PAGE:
Lessons From The Past: The Value Of Ventilation In A Pandemic
If history truly repeats itself, might we learn lessons from the past – even lessons about managing a novel coronavirus that upends our way of life and changes the world forever?
The most commonly cited parallel to the COVID-19 pandemic is the Spanish flu pandemic of 1918. Both diseases are caused by viruses that had not been seen before. In both cases, no one had immunity to a highly infectious germ that was spread through respiratory droplets. Both outbreaks occurred in multiple waves over several years.
Furthermore, in both cases, it became clear that ventilation, fresh air, open spaces and sunlight are useful factors in promoting good health.
Fresh Air Movement
During the time of the Spanish flu, there were signs posted in buses and throughout New York that advised: "Keep your bedroom windows open [to] prevent influenza, pneumonia [and] tuberculosis."
There was even a national campaign known as the “Fresh Air Movement,” calling for people to be outside more, and urging greater ventilation indoors. The movement included a kind of traveling show that spread the word about the “national poison,” which was the result of people breathing stale air inside closed rooms. These concerns predated by decades our enthusiasm for “indoor air quality.”
In became common after 1918 to position radiators providing steam heat under open windows to combine warmth with fresh air, even on the coldest of days.
The Open-Air Treatment of Pandemic Influenza
It was also common practice by 1918 to place the sick outside in tents or in specially designed open wards
But the advantages of fresh air go back even further, as described in a 2009 article in the American Journal of Public Health (AJPH) titled “The Open-Air Treatment of Pandemic Influenza.”
During the 1918 pandemic, as today, many cities banned public assembly, closed schools, isolated those infected and mandated the wearing of face masks. It was also common practice by 1918 to place the sick outside in tents or in specially designed open wards, according to the AJPH article. The practice dates back to English physician John Coakley Lettsom (1744-1815), who was among the first advocates of the “open-air method.”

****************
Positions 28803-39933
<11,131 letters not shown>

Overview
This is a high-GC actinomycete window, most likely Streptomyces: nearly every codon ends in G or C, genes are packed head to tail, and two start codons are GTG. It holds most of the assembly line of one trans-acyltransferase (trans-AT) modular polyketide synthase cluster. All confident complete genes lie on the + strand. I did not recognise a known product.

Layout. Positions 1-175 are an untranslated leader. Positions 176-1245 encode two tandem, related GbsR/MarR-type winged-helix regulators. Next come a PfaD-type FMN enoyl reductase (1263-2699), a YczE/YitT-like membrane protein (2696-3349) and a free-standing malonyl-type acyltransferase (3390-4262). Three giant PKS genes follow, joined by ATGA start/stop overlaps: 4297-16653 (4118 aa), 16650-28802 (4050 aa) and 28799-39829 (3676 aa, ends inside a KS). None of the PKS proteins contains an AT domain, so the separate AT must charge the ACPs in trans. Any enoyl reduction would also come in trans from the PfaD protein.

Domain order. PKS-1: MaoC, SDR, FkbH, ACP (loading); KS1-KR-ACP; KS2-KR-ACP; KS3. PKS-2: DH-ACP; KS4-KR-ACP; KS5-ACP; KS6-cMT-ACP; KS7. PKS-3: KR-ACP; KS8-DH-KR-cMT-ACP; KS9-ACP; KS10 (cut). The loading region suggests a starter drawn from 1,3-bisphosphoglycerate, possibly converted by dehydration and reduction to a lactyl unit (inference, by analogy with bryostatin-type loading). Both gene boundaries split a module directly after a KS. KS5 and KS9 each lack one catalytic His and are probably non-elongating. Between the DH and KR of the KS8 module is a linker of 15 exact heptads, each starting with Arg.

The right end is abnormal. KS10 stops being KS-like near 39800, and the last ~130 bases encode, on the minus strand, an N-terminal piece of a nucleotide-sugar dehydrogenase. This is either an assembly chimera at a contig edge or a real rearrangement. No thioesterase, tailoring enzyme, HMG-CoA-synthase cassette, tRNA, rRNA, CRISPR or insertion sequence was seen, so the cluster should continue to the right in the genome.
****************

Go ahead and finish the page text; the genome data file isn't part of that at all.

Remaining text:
The 1800s saw emergence of tuberculosis sanitoriums, which treated the lung disease with a combination of fresh air, gentle exercise in the open, nutrition, and a minimum of medicines.
Lack of ventilation
Spending time in well-ventilated houses in the country became seen as superior to patients being confined to warm, badly ventilated rooms to protect them from the supposedly harmful effects of cold air. Lack of ventilation forced patients to breathe foul air, contaminated with germs, over and over.
Research later confirmed the importance of measures to prevent influenza virus from spreading through buildings. Improvements in air-handling equipment, portable filtration units, and introduction of physical barriers and other partitions or doors also provided protection.
These lessons were clear long before the advent of the novel coronavirus that causes COVID-19. Their successful deployment during the pandemic have further supported their value.
importance of HVAC
Although the COVID-19 pandemic caught the world off-guard, there were plenty of historical precedents
However, lockdowns during the pandemic have also tended to keep the population closed up in buildings, sometimes with less-than-adequate ventilation and access to fresh air. In retrospect, some of those decisions seem regrettable.
Although the COVID-19 pandemic caught the world off-guard, there were plenty of historical precedents. Copious research over the years supported the best approaches to stemming the spread of the virus, although it took time for historical insights to work their way into the general practice implemented in the current pandemic.
There is also historical precedent for the importance of HVAC in the current pandemic. Ventilation and fresh air have become higher priorities, as has the HVAC market’s role in providing a safer indoor climate with minimal disease spread.